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2012 VW Passat
2012 Passat TDI will be rated at 31 city, 43 highway

Amidst all of this talk of [relatively] low-displacement turbocharged, gasoline-electric hybrid, and fully electric vehicles, the North American car market seems to have forgotten about turbodiesel engines. Diesels are the go-to solution for getting incredible fuel economy in European vehicles, but the North American auto market doesn't have a wide range of diesel vehicles to choose from (unless you want a full-size pickup). 

However, you can always count of the VW Group to embrace turbodiesel technology and the company offers U.S.-spec Audi and Volkswagen branded vehicles with TDI engines. The latest of these vehicles is the new 2012 Passat TDI.

The Passat TDI features a 2.0-liter turbodiesel engine and starts at $25,995. For the enthusiasts out there, the TDI can be paired with a standard 6-speed manual transmission or an optional 6-speed DSG dual-clutch unit. 

VW says that the Passat TDI will deliver 43 mpg on the highway, giving it a maximum driving range of 800 miles. City fuel economy is a respectable 31 mpg. For comparison, the Toyota Camry Hybrid ($27,050), Hyundai Sonata Hybrid ($25,795), and Ford Fusion Hybrid ($28,600) are rated at 31/35, 35/40, and 41/36 respectively (city/highway).

"The 2012 Passat is a true Volkswagen, offering German engineering, class-leading standard features, and superior fuel economy, all for a remarkable value," said Jonathan Browning, President and CEO, Volkswagen Group of America, Inc. "Demonstrating our commitment to the American market, the car will be produced at one of the newest, most advanced, and environmentally responsible auto assembly plants in the world in Chattanooga, Tennessee."

Interestingly, while VW seems to be embracing diesel engines for its passenger vehicles, Ford has no plans to share its European diesel engines with consumers in the U.S.

"[Ford] could easily bring diesels to the U. S. market," said Derrick Kuzak, Ford’s group vice president for global product development, in March. “It doesn’t make sense. We are not going to force it on customers.”



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RE: Who gives a @!#*...
By mellomonk on 6/15/2011 12:44:31 PM , Rating: 2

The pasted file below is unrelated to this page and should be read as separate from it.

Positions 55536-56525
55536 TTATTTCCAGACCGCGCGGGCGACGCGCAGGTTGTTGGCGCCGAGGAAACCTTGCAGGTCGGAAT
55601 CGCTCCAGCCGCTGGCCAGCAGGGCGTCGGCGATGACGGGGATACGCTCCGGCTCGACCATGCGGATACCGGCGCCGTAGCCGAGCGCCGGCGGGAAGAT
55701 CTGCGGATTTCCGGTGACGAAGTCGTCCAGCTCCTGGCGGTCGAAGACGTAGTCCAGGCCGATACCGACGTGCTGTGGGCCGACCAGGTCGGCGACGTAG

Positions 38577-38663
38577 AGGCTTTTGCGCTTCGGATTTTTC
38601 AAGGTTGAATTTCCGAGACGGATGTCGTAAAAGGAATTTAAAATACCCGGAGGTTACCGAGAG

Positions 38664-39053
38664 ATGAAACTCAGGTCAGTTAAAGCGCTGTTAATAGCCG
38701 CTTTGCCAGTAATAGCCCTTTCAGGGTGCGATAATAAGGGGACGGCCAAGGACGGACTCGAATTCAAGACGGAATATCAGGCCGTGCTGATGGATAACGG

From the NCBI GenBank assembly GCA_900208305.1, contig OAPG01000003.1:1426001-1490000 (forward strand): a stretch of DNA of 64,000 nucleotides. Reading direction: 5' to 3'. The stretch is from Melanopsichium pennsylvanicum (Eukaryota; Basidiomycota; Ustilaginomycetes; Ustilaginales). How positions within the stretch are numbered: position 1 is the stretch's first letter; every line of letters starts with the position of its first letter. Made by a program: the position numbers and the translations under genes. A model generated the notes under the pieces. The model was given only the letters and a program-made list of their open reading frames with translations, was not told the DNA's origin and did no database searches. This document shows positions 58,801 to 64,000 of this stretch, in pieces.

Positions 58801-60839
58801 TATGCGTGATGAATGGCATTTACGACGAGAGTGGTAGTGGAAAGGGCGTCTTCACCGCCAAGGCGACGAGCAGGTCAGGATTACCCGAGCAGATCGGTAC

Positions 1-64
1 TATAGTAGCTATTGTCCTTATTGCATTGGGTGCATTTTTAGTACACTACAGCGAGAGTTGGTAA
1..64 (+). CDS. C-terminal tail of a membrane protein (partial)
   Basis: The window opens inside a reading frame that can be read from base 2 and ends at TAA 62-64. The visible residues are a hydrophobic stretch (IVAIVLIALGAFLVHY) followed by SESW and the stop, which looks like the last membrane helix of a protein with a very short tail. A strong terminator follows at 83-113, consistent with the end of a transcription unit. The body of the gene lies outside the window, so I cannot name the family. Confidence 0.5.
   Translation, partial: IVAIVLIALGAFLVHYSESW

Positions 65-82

quote:
Finally, I don't think it's fair to compare the fuel economy of the diesel vehicles directly with the gasoline vehicles since diesel fuel has more energy in it than gasoline per the gallon which means more CO2 emissions for the same fuel economy.. A diesel vehicle that averages 33mpg is the equivalent of a gasoline vehicle that averages 29mpg... at least when it concerns CO2 emissions.


You are correct about CO2 produced per gallon, BUT you haven't done the full maths. The mileage produced per gallon is much higher for diesel in these auto applications. In other words the CO2 produced per mile driven is lower then the equivalent petrol vehicle. Add to that the amount of energy needed to transport the given volume of fuel for distribution and you reduce CO2 again. Plus any bio-diesel you add to the mix is carbon neutral. You are simply not going to win the fuel debate from a Carbon perspective.

BTW the modern Clean Diesel technologies employed in these passenger car applications do more the squeak by the minimum emissions, in fact if you check the California Air Resources Board testing, you will see VWs latest 2.0L Tdi used in VW and Audi products here, actually comes in under some of it's competitor's petrol powerplants when it comes to emissions.


RE: Who gives a @!#*...
By Philippine Mango on 6/16/2011 1:47:26 PM , Rating: 2
Show me a "diesel" car sold in the United States with an emission standard that is better than tier 2 bin 5 which btw is the current minimum standard.


RE: Who gives a @!#*...
By Philippine Mango on 6/16/2011 1:55:50 PM , Rating: 2
BTW the 2011 Jetta is rated at 34mpg with the diesel. You can get a 2011 Hyundai Elantra that is rated at 33mpg with gasoline which means the Jetta emits more co2 emissions despite being the same sized vehicle.. The Elantra is a much less expensive vehicle and employs no advanced "gadgetry" which means that there should be plenty of room for improvement with this vehicle down the line.. The Jetta on the other hand is already using an expensive diesel engine and since Volkswagen fails to meet the CAFE requirements (or at least has a history of), you'll be indirectly paying for this on top via the price tag of the vehicle.

HCCI in the future may make the argument for diesel having better fuel economy than gasoline nullified since it would effectively be having a gasoline motor operate like a diesel when cruising.


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